Open Access. Powered by Scholars. Published by Universities.®

Law Commons

Open Access. Powered by Scholars. Published by Universities.®

Articles 61 - 62 of 62

Full-Text Articles in Law

On The Limits Of Supremacy: Medical Marijuana And The States' Overlooked Power To Legalize Federal Crime, Robert A. Mikos Jan 2009

On The Limits Of Supremacy: Medical Marijuana And The States' Overlooked Power To Legalize Federal Crime, Robert A. Mikos

Vanderbilt Law School Faculty Publications

Using the conflict over medical marijuana as a timely case study, this Article explores the overlooked and underappreciated power of states to legalize conduct Congress bans. Though Congress has banned marijuana outright, and though that ban has survived constitutional scrutiny, state laws legalizing medical use of marijuana constitute the de facto governing law in thirteen states. This Article argues that these state laws and (most) related regulations have not been, and, more interestingly, cannot be preempted by Congress, given constraints imposed on Congress's preemption power by the anti-commandeering rule, properly understood. Just as importantly, these state laws matter, in ...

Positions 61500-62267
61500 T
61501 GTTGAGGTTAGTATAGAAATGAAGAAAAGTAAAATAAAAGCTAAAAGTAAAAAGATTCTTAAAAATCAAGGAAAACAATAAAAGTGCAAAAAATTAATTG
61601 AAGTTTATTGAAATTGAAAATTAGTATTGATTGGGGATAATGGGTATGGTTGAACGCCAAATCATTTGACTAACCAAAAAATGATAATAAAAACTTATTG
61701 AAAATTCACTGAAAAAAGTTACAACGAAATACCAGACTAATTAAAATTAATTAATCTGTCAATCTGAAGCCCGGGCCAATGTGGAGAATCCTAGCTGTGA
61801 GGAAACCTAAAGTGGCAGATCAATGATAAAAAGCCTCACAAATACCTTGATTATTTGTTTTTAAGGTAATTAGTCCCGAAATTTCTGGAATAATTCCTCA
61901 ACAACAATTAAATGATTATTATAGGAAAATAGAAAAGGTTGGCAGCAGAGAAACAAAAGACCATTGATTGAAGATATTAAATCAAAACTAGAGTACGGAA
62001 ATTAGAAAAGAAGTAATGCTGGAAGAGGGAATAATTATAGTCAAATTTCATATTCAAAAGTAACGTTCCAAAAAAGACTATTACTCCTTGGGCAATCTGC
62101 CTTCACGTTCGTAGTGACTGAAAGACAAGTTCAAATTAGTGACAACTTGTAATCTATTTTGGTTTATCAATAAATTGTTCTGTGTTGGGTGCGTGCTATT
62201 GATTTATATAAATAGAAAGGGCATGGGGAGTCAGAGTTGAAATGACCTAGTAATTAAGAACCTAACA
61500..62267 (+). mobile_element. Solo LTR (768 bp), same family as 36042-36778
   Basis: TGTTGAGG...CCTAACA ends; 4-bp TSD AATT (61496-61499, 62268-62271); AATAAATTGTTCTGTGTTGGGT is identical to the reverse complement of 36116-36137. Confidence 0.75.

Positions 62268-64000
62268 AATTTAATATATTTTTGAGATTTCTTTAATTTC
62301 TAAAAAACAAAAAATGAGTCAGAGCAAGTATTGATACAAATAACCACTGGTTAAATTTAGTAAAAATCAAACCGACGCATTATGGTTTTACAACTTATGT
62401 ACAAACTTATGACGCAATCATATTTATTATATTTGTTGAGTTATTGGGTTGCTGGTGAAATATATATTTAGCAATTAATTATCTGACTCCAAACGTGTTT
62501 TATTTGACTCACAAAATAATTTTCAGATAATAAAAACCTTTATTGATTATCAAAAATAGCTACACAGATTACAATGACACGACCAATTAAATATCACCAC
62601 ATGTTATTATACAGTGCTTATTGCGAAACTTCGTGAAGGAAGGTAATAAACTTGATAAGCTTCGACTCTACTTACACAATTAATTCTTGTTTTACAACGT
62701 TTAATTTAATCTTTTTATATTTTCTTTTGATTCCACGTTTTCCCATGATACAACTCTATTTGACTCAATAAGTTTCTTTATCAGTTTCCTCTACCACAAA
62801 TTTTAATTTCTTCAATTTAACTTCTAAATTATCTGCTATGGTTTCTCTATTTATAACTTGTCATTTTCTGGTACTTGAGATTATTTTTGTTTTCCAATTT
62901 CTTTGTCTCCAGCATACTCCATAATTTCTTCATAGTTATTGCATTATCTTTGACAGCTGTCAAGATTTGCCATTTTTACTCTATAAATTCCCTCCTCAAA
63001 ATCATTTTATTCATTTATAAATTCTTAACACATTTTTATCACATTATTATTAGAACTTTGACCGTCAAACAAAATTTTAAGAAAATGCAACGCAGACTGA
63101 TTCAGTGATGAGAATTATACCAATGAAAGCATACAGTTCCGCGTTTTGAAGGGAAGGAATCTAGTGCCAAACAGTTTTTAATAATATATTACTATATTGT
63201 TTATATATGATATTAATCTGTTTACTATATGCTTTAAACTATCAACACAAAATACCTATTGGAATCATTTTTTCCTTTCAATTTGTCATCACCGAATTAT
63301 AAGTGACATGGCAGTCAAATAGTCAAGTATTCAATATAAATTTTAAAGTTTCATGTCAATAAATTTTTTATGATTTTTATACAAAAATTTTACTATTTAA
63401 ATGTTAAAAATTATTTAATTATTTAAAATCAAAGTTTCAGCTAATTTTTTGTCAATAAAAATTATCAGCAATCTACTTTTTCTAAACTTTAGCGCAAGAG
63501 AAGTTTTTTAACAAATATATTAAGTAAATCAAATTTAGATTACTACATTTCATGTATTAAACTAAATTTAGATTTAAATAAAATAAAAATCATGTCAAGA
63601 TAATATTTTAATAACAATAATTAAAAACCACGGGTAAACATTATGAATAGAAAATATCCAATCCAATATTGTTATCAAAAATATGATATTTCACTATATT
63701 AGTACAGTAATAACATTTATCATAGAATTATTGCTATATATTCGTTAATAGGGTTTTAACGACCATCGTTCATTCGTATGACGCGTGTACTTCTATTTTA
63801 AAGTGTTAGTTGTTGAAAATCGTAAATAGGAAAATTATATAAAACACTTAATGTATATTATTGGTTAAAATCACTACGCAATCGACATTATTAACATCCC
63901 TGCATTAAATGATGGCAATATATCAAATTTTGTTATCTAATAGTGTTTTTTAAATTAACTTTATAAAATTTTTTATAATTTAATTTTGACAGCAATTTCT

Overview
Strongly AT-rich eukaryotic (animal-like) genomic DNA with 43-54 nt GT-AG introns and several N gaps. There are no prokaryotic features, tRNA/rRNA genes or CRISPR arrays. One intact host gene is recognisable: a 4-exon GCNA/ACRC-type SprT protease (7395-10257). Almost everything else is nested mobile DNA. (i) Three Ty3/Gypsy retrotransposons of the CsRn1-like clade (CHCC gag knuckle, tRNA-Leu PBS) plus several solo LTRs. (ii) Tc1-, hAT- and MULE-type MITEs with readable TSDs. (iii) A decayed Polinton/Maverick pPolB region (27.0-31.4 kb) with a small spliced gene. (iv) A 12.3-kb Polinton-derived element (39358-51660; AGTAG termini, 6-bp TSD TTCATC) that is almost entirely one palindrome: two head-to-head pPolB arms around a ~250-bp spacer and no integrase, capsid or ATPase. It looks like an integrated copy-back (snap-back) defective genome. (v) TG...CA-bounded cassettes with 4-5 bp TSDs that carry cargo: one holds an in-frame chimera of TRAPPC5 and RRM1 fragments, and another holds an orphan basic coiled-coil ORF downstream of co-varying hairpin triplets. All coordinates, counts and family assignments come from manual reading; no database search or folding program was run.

Condemning Religion: Rluipa And The Politics Of Eminent Domain, Christopher Serkin, Nelson Tebbe Jan 2009

Condemning Religion: Rluipa And The Politics Of Eminent Domain, Christopher Serkin, Nelson Tebbe

Vanderbilt Law School Faculty Publications

Should religious landowners enjoy special protection from eminent domain? A recent federal statute, the Religious Land Use and Institutionalized Persons Act (RLUIPA), compels courts to apply a compelling interest test to zoning and landmarking regulations that substantially burden religiously owned property. That provision has been controversial in itself but today a new cutting-edge issue is emerging: whether the Act's extraordinary protection should extend to condemnation as well. The matter has taken on added significance in the wake of Kelo, where the Supreme Court reaffirmed its expansive view of the eminent domain power. In this Article, we argue that RLUIPA ...